It's a possibility, Smith said, but such a company would have to enable designs to start at the register-transfer level, so
that analog design becomes available to the ASIC designer. Right now, Smith said, "you don't have the automated
physical design you need, and you don't have the gate-level netlist that would allow the move to RTL." Analog

"synthesis" tools that have emerged so far are really target compilers, he said.
By Richard Goering
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7. ASIC design — globalization is not longer just adding China and India to the existing ASIC design regions.
"All of a sudden designs are coming from everywhere," Smith said. "South Africa, Brazil, Bulgaria, Romania, Armenia —
we're seeing designs come throughout the world, and the Internet allows this explosion of designs to happen. How are
the semiconductor companies going to handle that? The web might have caused it, but I don't see the web as the
answer. You still need bodies in place."
8. FPGAs — FPGAs come of age as a system development platform.
There are two trends involving FPGAs, Smith said. The first is that FPGAs have become so large that they can
accommodate complete systems. The second is that FPGA design has become a major market for ESL tools.
9. Outsourcing — outsourcing and the design value chain; be careful, be very very careful.
The issue here isn't globalization, Smith said — it's about sending designs out to consulting houses, and what happens
to intellectual property rights. "The law is not super clear, but the indications are that if you do a design with a consulting
house, and certainly if you do one offshore, the consulting house has the same rights to the design that you do," he said.
A
potential result: you lose control over the IP, you don't have in-house engineering expertise, and the consulting house
comes back to compete with you.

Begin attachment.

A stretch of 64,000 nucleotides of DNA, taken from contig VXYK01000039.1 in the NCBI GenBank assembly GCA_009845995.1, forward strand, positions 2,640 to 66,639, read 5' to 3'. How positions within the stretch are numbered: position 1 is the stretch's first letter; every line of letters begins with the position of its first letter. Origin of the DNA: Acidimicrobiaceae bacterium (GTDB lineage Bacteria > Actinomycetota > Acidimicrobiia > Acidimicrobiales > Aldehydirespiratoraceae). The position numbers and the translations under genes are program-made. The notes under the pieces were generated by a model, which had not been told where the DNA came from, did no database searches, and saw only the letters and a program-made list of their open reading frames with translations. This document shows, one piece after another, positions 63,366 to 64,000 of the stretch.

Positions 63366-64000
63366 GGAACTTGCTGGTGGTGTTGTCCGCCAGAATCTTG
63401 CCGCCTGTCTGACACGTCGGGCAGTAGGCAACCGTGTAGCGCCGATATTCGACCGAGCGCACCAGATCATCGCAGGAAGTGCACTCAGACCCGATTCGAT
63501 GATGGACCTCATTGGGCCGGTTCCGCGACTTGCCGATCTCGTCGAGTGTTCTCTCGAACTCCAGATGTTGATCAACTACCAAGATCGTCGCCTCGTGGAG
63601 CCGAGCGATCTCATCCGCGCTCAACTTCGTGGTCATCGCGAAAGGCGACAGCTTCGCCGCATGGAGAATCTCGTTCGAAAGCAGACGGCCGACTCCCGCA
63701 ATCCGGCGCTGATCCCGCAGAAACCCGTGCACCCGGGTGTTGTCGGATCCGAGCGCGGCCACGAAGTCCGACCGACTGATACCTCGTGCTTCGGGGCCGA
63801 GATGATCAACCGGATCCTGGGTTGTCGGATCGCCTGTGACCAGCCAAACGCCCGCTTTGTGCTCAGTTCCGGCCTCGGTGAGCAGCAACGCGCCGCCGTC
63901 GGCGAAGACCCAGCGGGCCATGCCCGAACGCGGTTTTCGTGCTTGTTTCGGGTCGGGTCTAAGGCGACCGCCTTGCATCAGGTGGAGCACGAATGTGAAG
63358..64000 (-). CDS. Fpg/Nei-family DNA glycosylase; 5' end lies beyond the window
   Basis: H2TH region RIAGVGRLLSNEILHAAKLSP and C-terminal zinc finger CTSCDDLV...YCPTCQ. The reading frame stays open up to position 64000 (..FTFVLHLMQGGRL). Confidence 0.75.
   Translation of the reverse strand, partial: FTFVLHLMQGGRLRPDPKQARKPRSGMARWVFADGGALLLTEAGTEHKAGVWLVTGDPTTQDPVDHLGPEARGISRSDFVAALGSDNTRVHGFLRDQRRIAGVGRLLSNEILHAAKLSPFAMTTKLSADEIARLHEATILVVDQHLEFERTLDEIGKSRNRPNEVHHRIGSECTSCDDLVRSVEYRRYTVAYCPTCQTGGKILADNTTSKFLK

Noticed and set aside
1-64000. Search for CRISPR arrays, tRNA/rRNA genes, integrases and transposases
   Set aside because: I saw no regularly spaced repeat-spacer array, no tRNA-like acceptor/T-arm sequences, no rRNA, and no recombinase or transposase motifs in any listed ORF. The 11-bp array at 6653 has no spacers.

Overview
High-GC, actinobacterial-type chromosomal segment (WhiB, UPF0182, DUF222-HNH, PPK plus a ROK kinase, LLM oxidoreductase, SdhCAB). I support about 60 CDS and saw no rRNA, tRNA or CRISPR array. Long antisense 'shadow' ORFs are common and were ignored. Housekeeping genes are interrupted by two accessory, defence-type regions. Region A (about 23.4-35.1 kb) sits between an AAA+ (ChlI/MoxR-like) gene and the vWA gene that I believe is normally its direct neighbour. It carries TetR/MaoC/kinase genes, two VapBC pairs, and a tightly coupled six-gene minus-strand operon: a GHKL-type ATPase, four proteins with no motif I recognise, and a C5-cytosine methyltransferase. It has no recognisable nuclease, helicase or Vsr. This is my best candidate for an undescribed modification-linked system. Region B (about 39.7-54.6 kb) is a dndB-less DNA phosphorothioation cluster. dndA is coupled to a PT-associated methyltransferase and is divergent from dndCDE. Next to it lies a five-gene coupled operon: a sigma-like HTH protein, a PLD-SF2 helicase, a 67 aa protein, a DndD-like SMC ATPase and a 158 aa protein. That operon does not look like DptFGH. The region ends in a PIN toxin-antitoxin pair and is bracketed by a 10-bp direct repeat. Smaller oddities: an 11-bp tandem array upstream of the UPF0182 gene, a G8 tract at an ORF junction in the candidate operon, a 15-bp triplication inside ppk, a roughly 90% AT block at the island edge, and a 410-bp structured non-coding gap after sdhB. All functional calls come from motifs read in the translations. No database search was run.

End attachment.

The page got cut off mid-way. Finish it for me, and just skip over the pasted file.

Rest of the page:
10. Multicore designs — Moore and Von Neumann part company.
It may be tenth on the list, but it's the most important trend of all, Smith said. The issue with homogenous multicore
designs, he said, is that "the general purpose computer
is in jeopardy. You can probably only do four processors before
parallelism runs out of steam." That's leading to application-specific servers, such as Sun's Niagara.
"Do we solve our
problems with application-specific computers or do we find our way around general-purpose computing?" Smith asked.
"That's where the software guys are saying, we really need to move away from C
and use a concurrent language."
With heterogeneous multicore devices, Smith said, "we're using padded cell technology. You take the engine for a cell
phone and you put it on chip
and you isolate it, and then you take the web browser
and separate it from everything else.
The Japanese have made various efforts to combine applications intelligently on an SoC, but you just don't have the
software tools to do it, and the C language doesn't easily allow concurrent design."
With the exception of Green Hills Software, which is offering debuggers for multiple processors, the software providers
are "oblivious" to the heterogeneous multicore problem, Smith said. "That could cause a significant disruption of the
entire electronics market," he said. "Without solving the concurrent problem, about all we can do is build more padded
cell designs or just dump a lot of memory
on it. Sophisticated designs will come to a halt."